6. Prospect is uploaded to listing alert software.
  7. Zillow adds contact into drip campaign with 19 touches in 30 days.
  8. Ideally, you also have a retargeting digital ad campaign in the same ZIP code or city where this lead is looking, so you are “following them around the web” with your digital advertisement (various ads) creating brand and agent recognition.
  9. Print mailing campaigns in the same ZIP code or city as the initial lead.
  10. The print mailing has a lead capture landing page and retargeting pixel so you can follow them around the web.
  11. Handwritten letters are sent to any leads interacting with your marketing, and emails, generated from sign-ups or subscriptions, are dispatched weekly or monthly depending on volume.
  12. The more data received from these leads, the more you can hone and focus social media marketing campaigns, like city or ZIP targeted Facebook ads, Facebook groups and broader Google Ads to cast a wider range of coverage.

At this point, it is time to get local — get seen! Take the hyperlocal campaign from the web, where your ZIP code specific prospects are seeing your presence, to the streets — to “real life” through local appearances and events.

We asked in the opening paragraph: how do you pluck a prospect from the web?

Well, sometimes you need to make your presence known on the web through focused marketing efforts, and then move yourself from cyberspace into the real world.

This is where the moment of realization occurs for your prospects: “Hey, I’ve seen those ads, those emails, mailers, listings, etc. Let’s talk.”

If the commodity is a moment of attention — the moment the sand is falling from the hourglass — then focusing your digital lead machine with the above-mentioned tweaks could make all the difference.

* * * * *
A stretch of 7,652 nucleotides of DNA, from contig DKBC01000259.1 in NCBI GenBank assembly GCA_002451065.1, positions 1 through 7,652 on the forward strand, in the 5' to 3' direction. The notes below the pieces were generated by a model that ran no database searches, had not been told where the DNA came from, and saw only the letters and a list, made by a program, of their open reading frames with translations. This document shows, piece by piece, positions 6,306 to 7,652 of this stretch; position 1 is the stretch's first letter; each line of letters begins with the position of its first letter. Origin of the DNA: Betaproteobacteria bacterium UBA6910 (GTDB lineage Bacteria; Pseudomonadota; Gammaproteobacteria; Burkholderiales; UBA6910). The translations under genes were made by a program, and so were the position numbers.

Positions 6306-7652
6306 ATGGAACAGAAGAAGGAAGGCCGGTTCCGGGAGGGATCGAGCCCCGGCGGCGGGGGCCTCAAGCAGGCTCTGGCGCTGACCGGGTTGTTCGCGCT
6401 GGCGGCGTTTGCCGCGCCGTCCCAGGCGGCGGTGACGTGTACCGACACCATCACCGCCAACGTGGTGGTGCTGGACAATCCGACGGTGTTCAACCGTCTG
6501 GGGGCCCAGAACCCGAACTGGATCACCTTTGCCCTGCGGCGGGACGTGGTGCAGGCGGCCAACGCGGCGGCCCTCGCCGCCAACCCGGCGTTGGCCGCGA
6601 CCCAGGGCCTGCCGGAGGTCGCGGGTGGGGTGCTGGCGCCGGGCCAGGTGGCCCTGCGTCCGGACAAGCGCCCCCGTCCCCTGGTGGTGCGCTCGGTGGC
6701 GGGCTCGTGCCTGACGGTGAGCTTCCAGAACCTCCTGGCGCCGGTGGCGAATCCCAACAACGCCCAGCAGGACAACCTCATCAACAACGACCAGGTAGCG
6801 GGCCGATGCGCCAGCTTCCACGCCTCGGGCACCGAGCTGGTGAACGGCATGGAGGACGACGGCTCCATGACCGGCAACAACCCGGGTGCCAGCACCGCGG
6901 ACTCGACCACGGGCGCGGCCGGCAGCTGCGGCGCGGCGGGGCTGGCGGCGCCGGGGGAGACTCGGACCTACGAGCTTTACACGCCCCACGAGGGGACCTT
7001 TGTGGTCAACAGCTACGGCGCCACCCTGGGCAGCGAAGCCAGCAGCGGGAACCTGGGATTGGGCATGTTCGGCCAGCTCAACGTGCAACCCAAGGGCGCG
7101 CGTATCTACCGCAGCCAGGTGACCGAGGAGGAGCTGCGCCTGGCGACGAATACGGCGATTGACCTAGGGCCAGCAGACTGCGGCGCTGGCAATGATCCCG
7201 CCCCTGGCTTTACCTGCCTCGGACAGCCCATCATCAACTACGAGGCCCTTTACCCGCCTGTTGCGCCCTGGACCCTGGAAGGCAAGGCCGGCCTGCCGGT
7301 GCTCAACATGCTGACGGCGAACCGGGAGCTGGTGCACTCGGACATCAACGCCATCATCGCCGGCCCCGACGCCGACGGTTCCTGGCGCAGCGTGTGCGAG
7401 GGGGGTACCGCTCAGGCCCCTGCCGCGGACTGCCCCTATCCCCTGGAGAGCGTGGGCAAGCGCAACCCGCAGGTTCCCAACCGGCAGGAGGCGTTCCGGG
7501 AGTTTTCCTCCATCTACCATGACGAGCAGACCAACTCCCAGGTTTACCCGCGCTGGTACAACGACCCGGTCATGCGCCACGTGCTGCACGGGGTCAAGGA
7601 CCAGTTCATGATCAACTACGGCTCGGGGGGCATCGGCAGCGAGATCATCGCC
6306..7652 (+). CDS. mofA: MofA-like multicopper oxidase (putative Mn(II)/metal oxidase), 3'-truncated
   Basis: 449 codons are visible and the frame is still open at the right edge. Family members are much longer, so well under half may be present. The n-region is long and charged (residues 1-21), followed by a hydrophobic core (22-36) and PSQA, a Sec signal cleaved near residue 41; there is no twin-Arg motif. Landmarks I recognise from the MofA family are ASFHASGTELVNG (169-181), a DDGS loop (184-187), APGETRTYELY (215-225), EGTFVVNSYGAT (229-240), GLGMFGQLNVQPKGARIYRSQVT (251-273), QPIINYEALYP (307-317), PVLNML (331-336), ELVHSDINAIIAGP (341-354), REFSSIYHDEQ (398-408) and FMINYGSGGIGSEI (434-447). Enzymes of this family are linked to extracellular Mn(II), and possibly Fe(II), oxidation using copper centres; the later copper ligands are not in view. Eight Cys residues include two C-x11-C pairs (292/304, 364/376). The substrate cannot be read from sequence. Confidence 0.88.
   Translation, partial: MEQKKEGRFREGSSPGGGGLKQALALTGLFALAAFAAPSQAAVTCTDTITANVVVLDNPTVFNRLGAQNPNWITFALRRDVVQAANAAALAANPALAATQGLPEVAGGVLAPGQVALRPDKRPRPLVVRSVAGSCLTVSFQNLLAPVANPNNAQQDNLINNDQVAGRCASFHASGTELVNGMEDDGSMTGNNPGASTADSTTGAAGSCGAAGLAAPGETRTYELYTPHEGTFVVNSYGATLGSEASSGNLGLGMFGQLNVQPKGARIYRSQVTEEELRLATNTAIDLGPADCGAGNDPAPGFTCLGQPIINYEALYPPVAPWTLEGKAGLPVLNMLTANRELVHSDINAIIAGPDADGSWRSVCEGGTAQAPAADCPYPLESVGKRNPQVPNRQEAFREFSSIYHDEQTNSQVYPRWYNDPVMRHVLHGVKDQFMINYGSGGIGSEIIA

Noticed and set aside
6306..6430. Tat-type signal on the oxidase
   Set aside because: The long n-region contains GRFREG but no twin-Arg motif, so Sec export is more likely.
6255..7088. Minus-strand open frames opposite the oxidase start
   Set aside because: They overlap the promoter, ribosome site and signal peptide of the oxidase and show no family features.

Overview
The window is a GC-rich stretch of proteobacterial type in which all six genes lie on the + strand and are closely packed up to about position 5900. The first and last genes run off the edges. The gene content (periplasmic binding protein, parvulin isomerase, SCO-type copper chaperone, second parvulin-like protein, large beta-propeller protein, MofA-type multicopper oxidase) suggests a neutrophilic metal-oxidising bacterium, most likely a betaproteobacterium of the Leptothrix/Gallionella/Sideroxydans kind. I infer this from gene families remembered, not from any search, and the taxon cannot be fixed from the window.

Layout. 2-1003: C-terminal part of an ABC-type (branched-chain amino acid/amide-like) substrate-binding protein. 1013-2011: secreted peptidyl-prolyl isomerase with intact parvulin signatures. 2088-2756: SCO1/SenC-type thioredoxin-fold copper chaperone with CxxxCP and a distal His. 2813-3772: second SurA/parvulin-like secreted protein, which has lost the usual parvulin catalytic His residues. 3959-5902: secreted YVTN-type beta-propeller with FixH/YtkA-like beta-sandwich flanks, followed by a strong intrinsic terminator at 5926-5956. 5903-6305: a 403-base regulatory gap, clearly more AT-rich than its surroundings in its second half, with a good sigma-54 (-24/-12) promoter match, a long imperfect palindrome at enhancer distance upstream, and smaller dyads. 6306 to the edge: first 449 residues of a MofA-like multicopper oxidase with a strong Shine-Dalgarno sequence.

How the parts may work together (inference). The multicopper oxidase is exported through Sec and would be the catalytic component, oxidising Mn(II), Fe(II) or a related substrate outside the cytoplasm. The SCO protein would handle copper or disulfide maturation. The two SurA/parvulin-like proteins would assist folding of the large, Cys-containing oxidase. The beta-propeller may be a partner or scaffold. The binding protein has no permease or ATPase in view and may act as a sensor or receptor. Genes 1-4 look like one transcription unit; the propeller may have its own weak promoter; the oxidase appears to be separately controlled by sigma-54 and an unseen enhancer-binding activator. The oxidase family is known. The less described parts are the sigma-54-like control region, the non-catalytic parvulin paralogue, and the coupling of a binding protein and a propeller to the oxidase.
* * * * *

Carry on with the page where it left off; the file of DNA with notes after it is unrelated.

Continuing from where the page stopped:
Dale Archdekin is the founder of Smart Inside Sales and the current director of lead generation for Global Living Companies at Keller Williams in Philadelphia. Follow him on Facebook or checkout his Facebook group.

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What to look for in a Luxury home

via David Glenn

Nothing quite defines the American dream like homeownership, and that’s true for homes of all shapes and sizes. For those of you who want to really invest in your abode, the luxury market might be for you. Luxury homes are currently defined as homes with a multi-million dollar price tag. Though that qualification does not always need to be met if the home is possessed of certain features such as location, amenities, etc. Luxury homes are always homes that are unique and original, and they include amenities such as a Home Theater, private elevators and car lifts, cutting edge technology and more.

What is especially important in the luxury market is the ability to adjust the home to a particular homeowner’s individual needs. There’s a big difference between what’s considered luxury in Los Angeles and in Houston,
and the market responds to that. Many luxury homes are focused on security, with gated entrances, motion detectors, and secure buildings to make homeowners feel safe and secure, as well as grant peace of mind. Aside from practicalities, there are a few standard features that most luxury home buyers look for.

Firstly, location. As with any real estate purchase, location is perhaps the most important consideration. Most luxury homes abide in gated communities or closed buildings, in what are considered elite neighborhoods. Luxury apartment buildings are equipped with incredible views, a full time staff, and concierge service. Luxury homes are equipped with private locations, stunning vistas, and plenty of room to grow.

Depending on where the home is located, outside can be just as important as inside, with decks and pools playing a big part of a luxury lifestyle. Californians are more likely to be drawn to a house with a pool, while New York residents and other city dwellers are more interested in a room with a view.

Quality is also key. Luxury homeowners want quality in everything, from the floors to the walls. Many choose exotic or imported woods and tiles to finish with, and that alone can bump up a price tag. In the kitchen especially, custom cabinetry is a must, and homeowners want the install to be perfect.

Another amenity that appeals to most luxury buyers is a Home Theater. These rooms often come equipped with a large screen, custom lighting and sound, a mini-kitchen or refrigerator, and often a popcorn maker, to lend that movie atmosphere to your home.